The other two brothers, John & David, traveled North. Nobody in Dad’s family knew what happened to them.

The big Bible was inherited by one of Dad’s cousins after Miz’ Bonnie died. I spoke with my second cousin on the telephone once, writing down information she read to me from the onion-skin pages.

Decades after my father told me about those Scottish Elder brothers, my husband Peter & I were wandering around in Northern Scotland. I took out the road map & saw the town of Golspie.

Let’s go Here! Golspie.”

Peter pulled our tiny red rental car over onto a shoulder.

That’s a five hour drive or more.”

PLEASE!” I begged, not sure why–just an urgent need to get to that village.

Ever kind, Peter drove South. We got to Golspie at sundown. Checked into the first B&B we could find. It was a lovely place, stone walls covered in October red ivy. We put away suitcase & backpacks, then walked across the road to Sutherland Castle. I sat down on a wooden bench & something flew over my head.  

An Owl!” Peter stage whispered.

A man whistled & giant Cedar landed on his leather glove. We talked with the bird sanctuary keeper for a good while. Then went to the castle. Parts of it were roped off “Private.” The Sutherland family still dwelt in some of the rooms. The rest of the place was a museum. We paid entrance fees & walked inside, entranced by history.

Peter meandered off to look at armor & weapons from Medieval times. I walked over to a glass case in the first room. Inside were large ledgers, each narrow column headed with dates. Elegant script in tiny letters listed names, acreage & other data. I saw “1789” & ran my eyes down that column.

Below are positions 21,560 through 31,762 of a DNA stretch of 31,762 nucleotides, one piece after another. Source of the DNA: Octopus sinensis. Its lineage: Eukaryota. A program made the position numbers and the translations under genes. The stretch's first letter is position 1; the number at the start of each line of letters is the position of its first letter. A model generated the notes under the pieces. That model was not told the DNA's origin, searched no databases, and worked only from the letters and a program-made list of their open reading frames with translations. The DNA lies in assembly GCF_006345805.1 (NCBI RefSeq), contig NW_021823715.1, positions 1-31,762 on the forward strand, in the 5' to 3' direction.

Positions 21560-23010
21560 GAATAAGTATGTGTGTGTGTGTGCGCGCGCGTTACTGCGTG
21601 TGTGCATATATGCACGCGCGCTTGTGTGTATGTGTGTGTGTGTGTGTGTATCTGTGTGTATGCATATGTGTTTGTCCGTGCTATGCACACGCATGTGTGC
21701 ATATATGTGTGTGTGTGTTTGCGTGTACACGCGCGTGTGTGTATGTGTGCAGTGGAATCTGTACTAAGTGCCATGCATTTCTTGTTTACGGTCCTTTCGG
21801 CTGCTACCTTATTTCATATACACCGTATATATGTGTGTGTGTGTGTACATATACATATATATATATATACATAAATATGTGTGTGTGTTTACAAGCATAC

There they were: my ancestors!
William, David & John Elder to America. Acrage to Rossesthe ornate script said.

Oh my God!” I shouted. A teapot-shaped woman rushed up to me.

Sorry,” I apologized for my outburst.

She was delighted, “Did ye find yer family, love?”

YES!” I cried.
I ran to find Peter. “It’s Dad’s family, he wasn’t
making it up!”

When we got home, I called my father to let him know the news. Dad & Mom had been to Scotland twice. All Dad knew was that his ancestors had come from “east of Loch Ness.” He’d spent days hiking around & in Pubs, asking people if they’d heard of the Elder Clan. Everyone knew the name but nobody could say where they came from or where they’d gone.

Mystery solved!